Melinda Gates wonders about learning from Coca-Cola for social change too

Maybe we’re on to something during recent discussion here about how health behavior change can learn from soft drink marketing. Melinda Gates has her eye on this too for the Gates Foundation.

About her TED talk, Melinda Gates says:

… we can also learn from the successes in other sectors. My TEDxChange talk focuses on the question of how Coca-Cola has become so ubiquitous around the world and what governments and the development community can learn from the company’s success. By analyzing what Coca-Cola has done to become so prevalent, we can apply those lessons to the millennium goals and save even more lives.

What can nonprofits with social missions learn from Coke? Melinda shares three key things. Marketing is one of them:

She says that Coke’s marketing is aspirational. It sells the life that people want to live. It sells happiness. And how it sells happiness varies for different cultures. Even she says, “it feels pretty good, right?”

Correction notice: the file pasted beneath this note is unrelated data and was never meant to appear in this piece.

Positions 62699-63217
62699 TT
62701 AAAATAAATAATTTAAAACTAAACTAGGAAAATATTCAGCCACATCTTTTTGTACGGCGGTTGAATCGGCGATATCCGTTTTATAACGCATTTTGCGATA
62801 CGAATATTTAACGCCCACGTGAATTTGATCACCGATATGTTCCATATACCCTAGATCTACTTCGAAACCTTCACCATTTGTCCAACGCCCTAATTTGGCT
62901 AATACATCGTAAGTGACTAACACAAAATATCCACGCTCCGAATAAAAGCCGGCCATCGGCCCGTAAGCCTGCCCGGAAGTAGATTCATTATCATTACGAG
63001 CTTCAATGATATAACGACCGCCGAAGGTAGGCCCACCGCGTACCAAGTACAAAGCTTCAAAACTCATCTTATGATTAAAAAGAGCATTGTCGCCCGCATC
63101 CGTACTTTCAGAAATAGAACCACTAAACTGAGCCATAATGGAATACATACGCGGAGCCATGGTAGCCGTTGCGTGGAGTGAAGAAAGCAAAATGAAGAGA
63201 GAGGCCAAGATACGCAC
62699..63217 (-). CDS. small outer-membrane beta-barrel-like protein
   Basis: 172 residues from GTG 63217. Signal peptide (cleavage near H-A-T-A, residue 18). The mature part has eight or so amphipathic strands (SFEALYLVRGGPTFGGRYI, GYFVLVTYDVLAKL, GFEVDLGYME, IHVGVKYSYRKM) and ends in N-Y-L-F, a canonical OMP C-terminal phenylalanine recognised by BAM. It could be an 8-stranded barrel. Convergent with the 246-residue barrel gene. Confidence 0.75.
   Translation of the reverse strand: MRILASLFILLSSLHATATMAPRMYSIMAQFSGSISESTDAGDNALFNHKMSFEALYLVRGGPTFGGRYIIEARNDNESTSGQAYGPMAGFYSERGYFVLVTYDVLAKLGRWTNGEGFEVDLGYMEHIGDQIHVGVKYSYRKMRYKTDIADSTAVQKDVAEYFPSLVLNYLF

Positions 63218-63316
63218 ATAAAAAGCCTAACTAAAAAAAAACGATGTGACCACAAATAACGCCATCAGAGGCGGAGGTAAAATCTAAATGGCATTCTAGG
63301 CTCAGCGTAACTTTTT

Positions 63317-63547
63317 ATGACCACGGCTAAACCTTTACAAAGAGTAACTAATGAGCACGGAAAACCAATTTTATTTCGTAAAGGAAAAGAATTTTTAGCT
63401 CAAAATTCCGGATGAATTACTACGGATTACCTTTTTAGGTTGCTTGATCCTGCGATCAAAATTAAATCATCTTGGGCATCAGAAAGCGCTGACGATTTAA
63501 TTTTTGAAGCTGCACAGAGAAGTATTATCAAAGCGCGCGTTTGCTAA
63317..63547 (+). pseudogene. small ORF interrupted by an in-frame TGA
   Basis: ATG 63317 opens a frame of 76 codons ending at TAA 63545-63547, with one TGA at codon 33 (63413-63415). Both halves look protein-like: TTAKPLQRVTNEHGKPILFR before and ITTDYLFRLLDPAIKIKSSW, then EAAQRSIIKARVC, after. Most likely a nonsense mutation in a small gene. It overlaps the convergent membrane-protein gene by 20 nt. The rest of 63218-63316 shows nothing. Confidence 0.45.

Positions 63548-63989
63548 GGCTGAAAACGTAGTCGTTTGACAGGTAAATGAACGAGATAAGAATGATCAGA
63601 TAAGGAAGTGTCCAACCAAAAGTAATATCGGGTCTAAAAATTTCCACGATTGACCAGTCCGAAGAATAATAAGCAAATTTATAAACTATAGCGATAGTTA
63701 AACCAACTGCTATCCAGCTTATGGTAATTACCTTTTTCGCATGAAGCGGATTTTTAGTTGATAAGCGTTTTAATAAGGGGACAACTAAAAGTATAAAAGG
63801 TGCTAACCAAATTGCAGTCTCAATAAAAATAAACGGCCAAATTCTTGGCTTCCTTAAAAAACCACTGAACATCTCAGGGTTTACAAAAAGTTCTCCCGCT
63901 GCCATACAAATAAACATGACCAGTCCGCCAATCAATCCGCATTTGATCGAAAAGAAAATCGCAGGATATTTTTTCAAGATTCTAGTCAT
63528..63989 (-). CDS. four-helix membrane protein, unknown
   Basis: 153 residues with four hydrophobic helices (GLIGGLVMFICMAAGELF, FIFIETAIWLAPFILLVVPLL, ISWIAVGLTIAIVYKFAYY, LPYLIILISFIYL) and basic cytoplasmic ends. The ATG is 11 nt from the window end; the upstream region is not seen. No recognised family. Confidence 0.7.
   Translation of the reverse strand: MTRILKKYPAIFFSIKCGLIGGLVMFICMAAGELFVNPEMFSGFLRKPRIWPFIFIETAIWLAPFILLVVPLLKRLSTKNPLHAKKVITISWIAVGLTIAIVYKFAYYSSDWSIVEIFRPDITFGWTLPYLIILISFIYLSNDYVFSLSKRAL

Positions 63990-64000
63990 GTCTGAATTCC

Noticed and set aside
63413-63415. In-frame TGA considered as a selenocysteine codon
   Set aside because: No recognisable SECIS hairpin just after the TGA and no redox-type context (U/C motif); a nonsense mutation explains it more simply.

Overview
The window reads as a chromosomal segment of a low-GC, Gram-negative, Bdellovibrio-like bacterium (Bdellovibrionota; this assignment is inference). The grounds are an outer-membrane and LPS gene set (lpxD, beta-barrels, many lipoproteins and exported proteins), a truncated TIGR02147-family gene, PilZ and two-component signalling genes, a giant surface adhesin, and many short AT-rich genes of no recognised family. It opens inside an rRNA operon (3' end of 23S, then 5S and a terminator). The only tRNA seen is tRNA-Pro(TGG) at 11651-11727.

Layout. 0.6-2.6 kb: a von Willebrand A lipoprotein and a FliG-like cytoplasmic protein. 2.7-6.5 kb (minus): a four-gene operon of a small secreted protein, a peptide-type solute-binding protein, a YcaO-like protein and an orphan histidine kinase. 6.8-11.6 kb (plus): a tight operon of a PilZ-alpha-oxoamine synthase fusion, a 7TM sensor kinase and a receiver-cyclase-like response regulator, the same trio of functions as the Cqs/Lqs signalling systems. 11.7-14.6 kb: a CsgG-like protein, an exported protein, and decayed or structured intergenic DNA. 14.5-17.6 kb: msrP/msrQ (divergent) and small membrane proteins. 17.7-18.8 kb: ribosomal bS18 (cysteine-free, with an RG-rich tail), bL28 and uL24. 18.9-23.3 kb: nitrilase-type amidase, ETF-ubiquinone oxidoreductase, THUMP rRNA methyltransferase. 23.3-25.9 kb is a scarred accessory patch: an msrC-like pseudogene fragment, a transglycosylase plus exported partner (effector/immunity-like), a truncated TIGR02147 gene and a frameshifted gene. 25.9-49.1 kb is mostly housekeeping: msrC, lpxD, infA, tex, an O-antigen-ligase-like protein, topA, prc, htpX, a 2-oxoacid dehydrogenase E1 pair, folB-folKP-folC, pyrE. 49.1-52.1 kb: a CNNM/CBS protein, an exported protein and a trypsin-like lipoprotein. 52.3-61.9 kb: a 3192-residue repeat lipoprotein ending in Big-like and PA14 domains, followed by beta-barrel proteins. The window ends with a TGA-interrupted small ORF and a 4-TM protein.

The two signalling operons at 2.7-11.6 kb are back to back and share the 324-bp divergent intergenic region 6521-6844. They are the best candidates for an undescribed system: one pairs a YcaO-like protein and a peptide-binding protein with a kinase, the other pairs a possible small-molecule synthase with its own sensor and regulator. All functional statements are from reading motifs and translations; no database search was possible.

In contrast, she notes that health professionals often sell based on avoidance, not aspiration. She thinks it’s a mistake to not make people want something that they need.

She talks about how in some areas of the world, you really do have to sell a toilet for its intended use. The goal is to reduce diarrhea and open defacation, but people don’t necessarily want to use toilets when toilets are given to them. The toilets have been used to store grain and as chicken coops. So instead of selling a toilet for its intended use, in India romance has been used as the selling point for toilets: “no loo, no I do!” Now that’s aspirational motivation.

Related posts:

Selling what people don’t want to buy (part 2)

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